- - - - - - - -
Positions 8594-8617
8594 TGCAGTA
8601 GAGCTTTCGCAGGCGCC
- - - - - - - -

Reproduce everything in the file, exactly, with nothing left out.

Positions 8594-8617
8594 TGCAGTA
8601 GAGCTTTCGCAGGCGCC